Stephen Wiltshire MBE, Hon.FSAI (born 24 April 1974) is a British architectural artist who has been diagnosed with autism. He is known for his ability to draw from memory a landscape after seeing it just once. His work has gained worldwide popularity.
English: Stephen Wiltshire receives his MBE award at Buckingham Palace (Copyright: The Stephen Wiltshire Gallery http://www.stephenwiltshire.co.uk) (Photo credit: Wikipedia)
Wiltshire can look at a subject once and then draw an accurate and detailed picture of it. He frequently draws entire cities from memory, based on double, brief helicopter rides. For example, he produced a detailed drawing of four square miles of London after a single helicopter ride above that city. His nineteen-foot-long drawing of 305 square miles of New York City is based on a single twenty-minute helicopter ride. He also draws fictional scenes, for example,St. Paul’s Cathedral surrounded by flames.
Wiltshire’s early books include Drawings (1987), Cities (1989), Floating Cities (1991), and Stephen Wiltshire’s American Dream (1993). His third book, Floating Cities (Michael Joseph, 1991), was number one on the Sunday Times bestseller list.
In May 2005 Stephen produced his longest ever panoramic memory drawing of Tokyo on a 32.8-foot-long (10.0 m) canvas within seven days following a helicopter ride over the city.
Since then he has drawn Rome, Hong Kong,Frankfurt, Madrid, Dubai, Jerusalem and London on giant canvasses. When Wiltshire took the helicopter ride over Rome, he drew it in such great detail that he drew the exact number of columns in the Pantheon.
In October 2009 Stephen completed the last work in the series of panoramas, an 18-foot (5.5 m) memory drawing of his “spiritual home”, New York City. Following a 20-minute helicopter ride over the city he sketched the view ofNew Jersey, Manhattan, the Financial District, Ellis Island, the Statue of Liberty and Brooklyn over five days at thePratt Institute college of art and design in New York City.
In 2010, he made a series of drawings of Sydney, and visited Bermuda National Gallery where the sale of his drawing of Hamilton broke auction records. In June 2010, Christie’s auctioned off an oil painting of his “Times Square at Night”.
Wiltshire started a tour of China in September 2010, with a first project taking him to Shanghai.
A 2011 project in New York City involved Wiltshire’s creation of a 250-foot (76 m) long panoramic memory drawing of New York which is now displayed on a giant billboard at JFK Airport. It is a part of a global advertising campaign for the Swiss bank UBS that carries the theme “We will not rest”, The New York Times reported.
Wiltshire’s work has been the subject of many TV documentaries. Renowned neurologist Oliver Sacks writes about him in the chapter “Prodigies” in his bookAn Anthropologist on Mars.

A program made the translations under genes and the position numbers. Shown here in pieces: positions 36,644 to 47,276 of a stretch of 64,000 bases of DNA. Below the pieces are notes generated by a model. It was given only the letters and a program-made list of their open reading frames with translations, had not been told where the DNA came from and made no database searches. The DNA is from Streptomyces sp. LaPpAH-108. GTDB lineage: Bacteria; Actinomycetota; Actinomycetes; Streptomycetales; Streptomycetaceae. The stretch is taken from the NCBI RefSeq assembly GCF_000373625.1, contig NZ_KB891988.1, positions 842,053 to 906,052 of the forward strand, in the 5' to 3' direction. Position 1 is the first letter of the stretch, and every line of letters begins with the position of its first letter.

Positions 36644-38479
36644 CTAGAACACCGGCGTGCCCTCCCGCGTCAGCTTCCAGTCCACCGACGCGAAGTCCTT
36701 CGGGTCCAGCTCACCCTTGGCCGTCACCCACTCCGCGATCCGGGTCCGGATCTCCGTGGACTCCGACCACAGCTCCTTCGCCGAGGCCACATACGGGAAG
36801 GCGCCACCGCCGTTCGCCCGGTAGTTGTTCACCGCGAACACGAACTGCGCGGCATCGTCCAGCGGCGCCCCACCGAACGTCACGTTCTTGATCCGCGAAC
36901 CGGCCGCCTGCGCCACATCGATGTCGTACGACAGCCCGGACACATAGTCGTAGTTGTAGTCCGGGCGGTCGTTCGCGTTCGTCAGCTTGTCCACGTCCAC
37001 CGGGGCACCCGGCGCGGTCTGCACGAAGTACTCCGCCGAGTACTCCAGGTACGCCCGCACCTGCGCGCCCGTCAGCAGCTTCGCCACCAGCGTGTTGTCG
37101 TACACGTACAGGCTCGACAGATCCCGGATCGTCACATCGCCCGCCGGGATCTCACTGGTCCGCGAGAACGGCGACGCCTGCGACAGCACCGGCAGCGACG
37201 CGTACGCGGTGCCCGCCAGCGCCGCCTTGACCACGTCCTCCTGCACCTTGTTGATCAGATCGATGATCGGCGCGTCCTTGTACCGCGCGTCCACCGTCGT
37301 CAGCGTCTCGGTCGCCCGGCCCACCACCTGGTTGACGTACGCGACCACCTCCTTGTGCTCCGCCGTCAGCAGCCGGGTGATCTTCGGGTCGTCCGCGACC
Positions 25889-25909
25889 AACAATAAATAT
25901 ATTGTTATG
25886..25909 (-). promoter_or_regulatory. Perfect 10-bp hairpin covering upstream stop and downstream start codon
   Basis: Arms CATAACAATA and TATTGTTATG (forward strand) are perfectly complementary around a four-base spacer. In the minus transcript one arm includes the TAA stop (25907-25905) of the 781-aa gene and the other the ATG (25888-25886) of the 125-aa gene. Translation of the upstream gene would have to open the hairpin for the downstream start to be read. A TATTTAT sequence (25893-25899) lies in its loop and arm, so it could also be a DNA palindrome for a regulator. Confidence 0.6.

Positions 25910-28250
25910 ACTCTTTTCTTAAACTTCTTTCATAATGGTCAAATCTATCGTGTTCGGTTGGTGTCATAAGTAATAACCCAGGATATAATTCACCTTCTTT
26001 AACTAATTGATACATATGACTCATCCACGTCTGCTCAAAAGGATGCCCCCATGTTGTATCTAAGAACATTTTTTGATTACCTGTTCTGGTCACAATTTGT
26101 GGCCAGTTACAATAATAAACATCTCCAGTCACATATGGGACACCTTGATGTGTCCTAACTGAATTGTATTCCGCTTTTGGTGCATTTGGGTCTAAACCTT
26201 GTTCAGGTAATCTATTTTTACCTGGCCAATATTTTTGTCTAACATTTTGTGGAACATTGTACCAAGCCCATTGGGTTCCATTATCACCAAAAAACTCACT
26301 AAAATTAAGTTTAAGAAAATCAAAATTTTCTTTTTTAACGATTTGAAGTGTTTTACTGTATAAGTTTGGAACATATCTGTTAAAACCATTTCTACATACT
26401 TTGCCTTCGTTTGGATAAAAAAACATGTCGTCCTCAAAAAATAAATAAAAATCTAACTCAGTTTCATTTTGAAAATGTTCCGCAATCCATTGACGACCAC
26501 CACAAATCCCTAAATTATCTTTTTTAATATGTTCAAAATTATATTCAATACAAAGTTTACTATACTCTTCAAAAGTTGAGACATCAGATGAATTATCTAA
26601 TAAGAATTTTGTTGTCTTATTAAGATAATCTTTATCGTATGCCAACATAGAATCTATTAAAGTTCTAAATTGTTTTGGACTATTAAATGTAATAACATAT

In 2006, Wiltshire was appointed a Member of the Order of the British Empire (MBE) for services to art. In September 2006 Stephen opened his permanent gallery in the Royal Opera Arcade, Pall Mall, London.
On 15 February 2008, ABC News named him Person of the Week. In his first intimate interview with The Independent in 2009 he revealed his dreams, aspirations, idols and biggest regrets.
In July 2009 he acted as ambassador of the Children’s Art Day in the United Kingdom.
In 2011, Stephen Wiltshire was made an honorary Fellow of the Society of Architectural Illustration (SAI).
Listening intently to his ipod throughout the artistic process – because music helps him – London-born Stephen uses only graphic pens as he commits his photographic memory to the high-grade paper.
‘Stephen sketches his layout in pencil first and then scales it within the border, first adding in landmarks before filling out in more intricate detail,’ said Iliana Taliotis, who works with Stephen and his family.
‘He works methodically in short sharp bursts and is even being put on webcam by CBS as he puts his art to paper.’
On his third visit to New York, this is Stephen’s first panorama of the world’s most iconic cityscape.
‘Stephen feels this is his spiritual home,’ said Iliana.
‘There are many similarities between his home, London, and New York that he can relate to.
‘The only difference is that everything is on a bigger scale and with taller, more modern buildings.
‘Cities have always been his passion, and he is drawn to cosmopolitan lifestyles.’
Diagnosed with autistism at an early age, Stephen’s talent for drawing emerged as a way of expressing himself.
Using his drawing’s to help him learn and encouraged by his family, Stephen created a series of 26 coded pictures to help him speak, all of which corresponded to a letter in the alphabet.
Going through up to 12 pens during his sketches which can take a week to finish, Stephen also draws heavily on music which he carries everywhere.
‘He always listens to music while he works,’ said Iliana.
‘This work will encompass the five boroughs of New York, New Jersey, Ellis Island and The Statue of Liberty.‘This one is extra special and unique. ‘Due to his personal love of New York it contains far more detail and the perspective of the panorama is much more in-depth, giving a more realistic, 3-D view of the city.’
Courtesy : Wikipedia, Daily Mail UK and Google.
- Amazing Autistic Artist (artspeakers.wordpress.com)
- Amazing Autistic Artist (designermanifesto.org)
- The Human Camera (buzzfeed.com)
- Unlocking The Genius Within (brothersdreyzen.wordpress.com)